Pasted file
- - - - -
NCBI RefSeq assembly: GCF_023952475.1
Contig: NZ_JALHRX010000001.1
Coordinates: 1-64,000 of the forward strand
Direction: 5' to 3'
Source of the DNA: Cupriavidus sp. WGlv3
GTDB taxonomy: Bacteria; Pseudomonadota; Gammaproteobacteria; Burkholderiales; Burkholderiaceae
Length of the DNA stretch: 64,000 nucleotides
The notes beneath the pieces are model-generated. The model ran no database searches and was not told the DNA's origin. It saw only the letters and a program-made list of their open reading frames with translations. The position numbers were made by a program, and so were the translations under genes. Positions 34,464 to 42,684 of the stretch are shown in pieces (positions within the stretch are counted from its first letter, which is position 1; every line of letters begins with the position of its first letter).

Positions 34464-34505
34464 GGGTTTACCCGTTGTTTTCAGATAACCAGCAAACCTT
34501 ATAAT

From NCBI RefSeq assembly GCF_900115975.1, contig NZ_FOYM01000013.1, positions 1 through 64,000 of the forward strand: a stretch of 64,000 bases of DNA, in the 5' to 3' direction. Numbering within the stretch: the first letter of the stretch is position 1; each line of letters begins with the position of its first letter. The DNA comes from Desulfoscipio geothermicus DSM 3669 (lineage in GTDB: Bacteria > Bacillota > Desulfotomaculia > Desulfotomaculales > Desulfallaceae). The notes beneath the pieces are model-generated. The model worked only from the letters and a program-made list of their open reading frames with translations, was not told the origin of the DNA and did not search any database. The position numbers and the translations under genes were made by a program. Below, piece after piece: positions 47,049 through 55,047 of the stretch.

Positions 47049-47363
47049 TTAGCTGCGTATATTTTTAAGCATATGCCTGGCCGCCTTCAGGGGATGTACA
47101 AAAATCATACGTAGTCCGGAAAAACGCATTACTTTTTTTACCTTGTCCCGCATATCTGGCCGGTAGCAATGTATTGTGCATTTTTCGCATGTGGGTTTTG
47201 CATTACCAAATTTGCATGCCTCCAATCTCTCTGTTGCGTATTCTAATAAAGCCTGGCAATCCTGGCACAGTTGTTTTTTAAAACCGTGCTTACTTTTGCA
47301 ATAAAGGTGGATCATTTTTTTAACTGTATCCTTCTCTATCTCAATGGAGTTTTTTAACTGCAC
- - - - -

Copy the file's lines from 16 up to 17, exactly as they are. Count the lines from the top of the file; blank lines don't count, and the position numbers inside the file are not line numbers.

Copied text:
47201 CATTACCAAATTTGCATGCCTCCAATCTCTCTGTTGCGTATTCTAATAAAGCCTGGCAATCCTGGCACAGTTGTTTTTTAAAACCGTGCTTACTTTTGCA
47301 ATAAAGGTGGATCATTTTTTTAACTGTATCCTTCTCTATCTCAATGGAGTTTTTTAACTGCAC